Well did you have your barbecue? I had my son from Manchester who came up for the day with his partner at 2 metres social distancing on a very cold Sunday wearing all my cold weather walking gear. We didn’t do the barbecue - we had soup which felt more appropriate, and we actually had a Brazier which is something I managed to get online for an outdoor summer party some time ago. Actually, a Brazier is a fantastic thing for social distancing - it gives you a little focal point outside and nobody is going to stand within a metre of it so the people on the other side are always going to be 2 metres away. I would recommend it.
It’s very strange to see your son for the first time in three months and not be able to hug him though!
This weekend’s social distancing event is meeting my other son and his wife and two little ones. We are meant to be having a barbecue in the garden but, apparently, we’re going to have thunderstorms so I’m not sure how that’s going to work. Perhaps if they can roll out this antibody test we might actually know who we can see, perhaps in a ‘normal’ way, and who we can’t.
Non-essential retail will be opening from next week - hurray. My non-essential retail therapy has got to be a bookshop - I’m dying to go to one. Cogito Books in Hexham have done a fantastic job of enabling you to order things online now, and they actually deliver – now that’s what I call COVID-19 initiative.
How to foot the bill: I’ve been thinking this week about how we are going to pay for all this. The TaxPayers’ Alliance is calling for the abolition of tax on employment and wealth and say business tax relief should be increased, at least temporarily, as a way to get the economy going again. I have to say I think that’s probably rather too extreme for Rishi Sunak.
A Treasury paper, leaked to the Telegraph, suggests that there are currently discussions about increasing income tax, VAT, corporation tax and national insurance. Adding 1p to the £ from 20% to 21% on income tax is said to have the potential for raising £4.7bn each year. Adding 1p in the £ to the 40% rate has only been said to bring in a further £1bn per annum, while increasing the 45% rate to 46% would only net around £105m. Targeting only the high earners may therefore not yield anywhere near enough to claw back the current year’s budget deficit of approximately £337bn, as per a report in the Financial Times.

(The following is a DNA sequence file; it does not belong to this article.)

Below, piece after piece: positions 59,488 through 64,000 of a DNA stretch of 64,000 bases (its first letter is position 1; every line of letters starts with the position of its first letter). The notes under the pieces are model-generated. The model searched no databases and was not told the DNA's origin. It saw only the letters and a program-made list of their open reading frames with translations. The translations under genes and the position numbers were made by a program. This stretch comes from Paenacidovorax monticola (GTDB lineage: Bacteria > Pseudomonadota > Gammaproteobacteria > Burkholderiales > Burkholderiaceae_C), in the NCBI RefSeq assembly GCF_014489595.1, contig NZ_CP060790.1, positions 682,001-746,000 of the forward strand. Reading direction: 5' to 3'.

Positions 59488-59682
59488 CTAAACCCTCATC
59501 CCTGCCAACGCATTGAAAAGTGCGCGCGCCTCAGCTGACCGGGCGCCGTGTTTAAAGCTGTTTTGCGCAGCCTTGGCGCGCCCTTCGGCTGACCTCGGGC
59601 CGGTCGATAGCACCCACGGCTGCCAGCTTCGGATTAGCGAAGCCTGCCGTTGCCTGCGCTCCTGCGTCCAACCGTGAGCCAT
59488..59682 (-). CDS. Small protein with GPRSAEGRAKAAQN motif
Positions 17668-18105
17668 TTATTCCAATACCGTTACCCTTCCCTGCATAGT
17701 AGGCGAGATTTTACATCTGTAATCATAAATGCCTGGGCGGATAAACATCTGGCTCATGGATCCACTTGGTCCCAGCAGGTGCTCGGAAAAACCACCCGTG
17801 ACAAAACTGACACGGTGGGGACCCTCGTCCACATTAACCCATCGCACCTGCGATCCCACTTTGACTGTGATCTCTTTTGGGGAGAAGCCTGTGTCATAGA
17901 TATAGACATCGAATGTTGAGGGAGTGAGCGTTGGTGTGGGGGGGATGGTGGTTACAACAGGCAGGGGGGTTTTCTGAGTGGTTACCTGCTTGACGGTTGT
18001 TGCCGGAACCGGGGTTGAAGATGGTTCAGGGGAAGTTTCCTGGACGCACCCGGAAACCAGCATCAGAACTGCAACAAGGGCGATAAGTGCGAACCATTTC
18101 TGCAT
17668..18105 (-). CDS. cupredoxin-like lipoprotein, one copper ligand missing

There is also a suggestion that long-term capital taxes might be looked at as these are probably less socially divisive, particularly as there are some major reliefs that would be easy to amend in this area.
And now the technical bits:
Coronavirus job retention scheme (CJRS) – Furlough: Several weeks ago HMRC told people not to adjust future claims for errors made on previous claims because there would be a mechanism developed for amending previous claims. At last this is now in place – well, partially! As part of the online claim process it now asks you if you have over-claimed in a previous month. If you answer yes it will ask you the amount and will reduce the current claim accordingly. A good example of an over claim is if you have claimed employment allowance but also claimed the employers NI on your furlough claim. If you have under-claimed a previous claim you cannot do this online and have to contact HMRC on 08000 241 222 when the HMRC officer will put through a parallel claim for the extra grant due and provide a reference number. If you have an amendment to make but no further claim to make, then you need to wait a bit longer for a new process to be developed.
There has been some clarity on claiming employment allowance and furlough. The main rule is, and always has been, that you cannot claim employment allowance at the same time as claiming employers NI through the furlough scheme. However, you can claim employment allowance in a later month in the year when you are not claiming furlough e.g. November. Just be careful that when you start claiming employment allowance in, for example, November that your payroll software doesn’t back date the claim to April.
If you have received a furlough claim you should make your PAYE and NI payments to HMRC on time, and not use the time to pay Coronavirus support to delay payment. The furlough grant is given for the purpose of paying employees their net salaries and for paying the PAYE and NI, therefore you should pay across all of the grant to your employees and the relevant part to HMRC.